Placed upon the bight portions 28a and 28b of the invented channel member 12 is 1a flat pad 36 of a plastic sealing compound, such as the synthetic rubber compound polyisobutylene (FIGURE l). To secure the panel-covered blocks 20 in a weather-,tight manner into position upon the -surface of the roof or wall, it is necessary that the panels be secured to the channel member 12 and that the pad 36 be deformed so that it is pressed against the side walls 25 of the panels .and fills the trough formed between said side walls and above Ithe lips 26 thereof. To simplify this task so that it can be performed by unskilled labor and so that the panels may be `secured in place along a whole joint in a single operation where it was formerly necessary to apply many screws at predetermined intervals longitudinally of the joint, the present invention -provides a locking bar 38 of metal or plastic material which may be at least as long .as the joint between two panels, and depending upon its place of application longitudinally or transversely of the panels, may be of a length equalling the total width of a roof or the total length of a wall. Said locking bar has the crosssectional contour of a T, and its cross bar portion 42 is of a width somewhat less than the space between the side walls of the two adjacently positioned panels 22. Its downwardly directed stem portion 44 resembles the keel of a boat and has a transverse width yabout equal to the width of the throat 34 formed in the cleft 30 of the channel member 12. Near its bottom end, however, the side walls of the keel plate 44 flare outwardly to a limited degree to iform rounded shoulders 45a and 45h, and below said shoulders the side w-alls of the plate converge toward each other to form a relatively sharp-edged, downwardly directed wedge 46 that has a base which is somewhat wider than the thickness of the remaining portion of the keel plate 44.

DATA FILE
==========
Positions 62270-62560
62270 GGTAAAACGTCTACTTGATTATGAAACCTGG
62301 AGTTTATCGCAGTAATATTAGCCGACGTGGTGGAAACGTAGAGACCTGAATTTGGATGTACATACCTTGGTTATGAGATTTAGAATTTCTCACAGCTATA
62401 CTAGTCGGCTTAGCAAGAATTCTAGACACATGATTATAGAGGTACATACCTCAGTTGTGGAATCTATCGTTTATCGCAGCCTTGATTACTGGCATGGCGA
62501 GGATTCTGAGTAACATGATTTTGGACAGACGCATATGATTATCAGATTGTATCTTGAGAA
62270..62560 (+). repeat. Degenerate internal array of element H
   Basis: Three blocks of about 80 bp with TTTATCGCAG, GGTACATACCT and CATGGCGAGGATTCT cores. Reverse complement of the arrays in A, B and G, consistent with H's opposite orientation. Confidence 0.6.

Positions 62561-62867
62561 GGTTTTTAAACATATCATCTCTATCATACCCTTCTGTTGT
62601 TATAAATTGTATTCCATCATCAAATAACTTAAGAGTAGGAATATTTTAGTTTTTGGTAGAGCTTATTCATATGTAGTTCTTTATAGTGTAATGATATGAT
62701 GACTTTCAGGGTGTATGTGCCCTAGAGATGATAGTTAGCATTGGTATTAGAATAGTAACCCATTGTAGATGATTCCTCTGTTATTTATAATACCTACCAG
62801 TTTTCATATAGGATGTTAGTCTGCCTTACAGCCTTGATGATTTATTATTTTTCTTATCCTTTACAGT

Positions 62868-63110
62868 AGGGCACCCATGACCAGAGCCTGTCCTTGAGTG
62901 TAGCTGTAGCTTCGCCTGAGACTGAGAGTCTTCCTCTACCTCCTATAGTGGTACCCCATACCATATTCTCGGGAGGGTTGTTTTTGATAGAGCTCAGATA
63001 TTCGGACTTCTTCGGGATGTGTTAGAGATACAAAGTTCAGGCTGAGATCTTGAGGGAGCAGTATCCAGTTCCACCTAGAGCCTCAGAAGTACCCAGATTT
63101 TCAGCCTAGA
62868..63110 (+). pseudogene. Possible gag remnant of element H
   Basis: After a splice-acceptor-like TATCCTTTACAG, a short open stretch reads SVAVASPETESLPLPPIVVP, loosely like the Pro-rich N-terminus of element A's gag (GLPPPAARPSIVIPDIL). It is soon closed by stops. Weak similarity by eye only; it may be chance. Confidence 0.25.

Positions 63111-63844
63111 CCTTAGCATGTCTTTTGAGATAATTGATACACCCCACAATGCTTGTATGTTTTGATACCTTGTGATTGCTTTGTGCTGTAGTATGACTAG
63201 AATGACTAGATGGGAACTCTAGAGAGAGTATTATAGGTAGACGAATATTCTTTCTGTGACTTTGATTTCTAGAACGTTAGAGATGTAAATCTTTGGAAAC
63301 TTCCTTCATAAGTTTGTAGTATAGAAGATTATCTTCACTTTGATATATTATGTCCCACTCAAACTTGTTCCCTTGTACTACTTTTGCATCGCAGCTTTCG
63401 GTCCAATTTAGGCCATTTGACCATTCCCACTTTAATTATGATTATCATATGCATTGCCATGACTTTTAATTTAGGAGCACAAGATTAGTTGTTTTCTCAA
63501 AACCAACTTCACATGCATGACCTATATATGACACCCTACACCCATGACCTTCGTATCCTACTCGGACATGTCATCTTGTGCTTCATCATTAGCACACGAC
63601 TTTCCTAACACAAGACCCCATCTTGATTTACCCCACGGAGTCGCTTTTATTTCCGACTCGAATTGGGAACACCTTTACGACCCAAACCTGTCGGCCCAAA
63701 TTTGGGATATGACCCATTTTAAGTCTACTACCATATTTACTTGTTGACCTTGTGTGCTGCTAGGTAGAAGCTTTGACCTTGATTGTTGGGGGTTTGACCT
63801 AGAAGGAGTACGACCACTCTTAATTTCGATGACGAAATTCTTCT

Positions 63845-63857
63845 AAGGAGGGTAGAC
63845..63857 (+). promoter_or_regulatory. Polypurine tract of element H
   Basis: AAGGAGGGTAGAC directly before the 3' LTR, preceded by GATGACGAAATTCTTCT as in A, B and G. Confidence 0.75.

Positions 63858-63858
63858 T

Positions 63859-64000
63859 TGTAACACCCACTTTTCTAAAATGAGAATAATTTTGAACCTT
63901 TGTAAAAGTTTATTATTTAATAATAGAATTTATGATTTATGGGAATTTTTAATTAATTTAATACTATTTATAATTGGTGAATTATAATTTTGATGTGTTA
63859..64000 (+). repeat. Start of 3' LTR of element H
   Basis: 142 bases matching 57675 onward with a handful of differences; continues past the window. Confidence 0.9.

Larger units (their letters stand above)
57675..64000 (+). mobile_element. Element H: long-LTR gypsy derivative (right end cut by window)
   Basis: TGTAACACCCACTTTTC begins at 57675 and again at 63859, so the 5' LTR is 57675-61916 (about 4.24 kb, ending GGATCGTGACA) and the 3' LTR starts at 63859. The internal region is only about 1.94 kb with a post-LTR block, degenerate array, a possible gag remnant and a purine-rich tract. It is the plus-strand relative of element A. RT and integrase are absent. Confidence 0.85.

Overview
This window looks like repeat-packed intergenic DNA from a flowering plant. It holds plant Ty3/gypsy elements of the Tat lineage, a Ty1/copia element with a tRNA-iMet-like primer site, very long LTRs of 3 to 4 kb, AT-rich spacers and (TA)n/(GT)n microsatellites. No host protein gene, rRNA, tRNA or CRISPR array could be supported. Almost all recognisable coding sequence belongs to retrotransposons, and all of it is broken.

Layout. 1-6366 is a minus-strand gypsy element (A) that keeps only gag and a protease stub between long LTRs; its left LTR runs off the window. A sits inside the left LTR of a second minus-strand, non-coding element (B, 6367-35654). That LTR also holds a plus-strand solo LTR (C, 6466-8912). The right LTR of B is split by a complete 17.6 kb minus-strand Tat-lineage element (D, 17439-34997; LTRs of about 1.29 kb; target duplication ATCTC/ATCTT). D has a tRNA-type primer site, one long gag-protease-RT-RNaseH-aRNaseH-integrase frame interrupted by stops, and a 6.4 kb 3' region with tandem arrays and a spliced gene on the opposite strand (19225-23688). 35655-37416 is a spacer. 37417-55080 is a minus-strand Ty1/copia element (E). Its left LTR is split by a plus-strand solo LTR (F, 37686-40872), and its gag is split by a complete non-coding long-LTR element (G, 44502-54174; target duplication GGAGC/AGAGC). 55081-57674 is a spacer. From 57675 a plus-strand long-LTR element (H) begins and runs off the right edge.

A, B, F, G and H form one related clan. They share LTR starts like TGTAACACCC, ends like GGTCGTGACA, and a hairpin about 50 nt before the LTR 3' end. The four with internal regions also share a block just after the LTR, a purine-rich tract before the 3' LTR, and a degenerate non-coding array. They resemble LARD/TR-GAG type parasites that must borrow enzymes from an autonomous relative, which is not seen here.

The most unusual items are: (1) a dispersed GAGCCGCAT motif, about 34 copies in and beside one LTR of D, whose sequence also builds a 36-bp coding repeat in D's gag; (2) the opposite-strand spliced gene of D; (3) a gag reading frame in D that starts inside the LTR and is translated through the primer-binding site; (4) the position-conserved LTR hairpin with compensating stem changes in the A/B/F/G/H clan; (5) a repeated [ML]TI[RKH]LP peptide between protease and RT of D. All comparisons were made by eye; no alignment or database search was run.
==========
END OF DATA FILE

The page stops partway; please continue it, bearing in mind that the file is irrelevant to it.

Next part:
After a pad of plastic sealing compound has been placed upon the confronted lips 26 of two adjacent panels on the bight portion of a channel member 12, it is now a simple matter to secure the panels to the channel member while deforming the plastic pad so that it may dependably seal the joint between the panels. The workman places the edge of the wedge 46 at the bottom of the keel plate 44 upon the pad 36 in approximate alignment with the cleft in the bight portion of the channel member below the pad. He then presses the edge of wedge 46 through the pad into the mouth of the cleft 30 and pushes it through `the throat 34 thereof. When the diverging surfaces of the wedge enter the funnel formed by the inwardly slanting side wall portions of the cleft and engage the inwardly projecting noses of the shoulders 35a and 3512,4 thereof, said side walls lare easily pried apart since the channel is made of sheet metal and/ or plastic sheet material both of which are usually of a resiliently yieldable nature; and once the wedge 46 has been pushed through the throat 34, the side walls of the cleft 30 return to their initial positions and their inwardly projecting shoulders 35a and 35b close behind the wedge and engage its shoulders 45a and 45h respectively (FIGURE 2), in the manner of a snap lock. The bar 38 is now securely held in engagement with the channel member 12 and through the pad 36 holds the two adjacently located panels 22 dependably in position upon the surface of the roof or wall; and by appropriately dimensioning the vertical depth of the keel plate 44, the cross member 42 of the bar structure 40 may be arranged to exert such pressure upon the pad of plastic sealing compound .as will cause said sealing cornpounds to flow against the side walls of the adjacent panels and form a dependably weather-proof seal between the panels.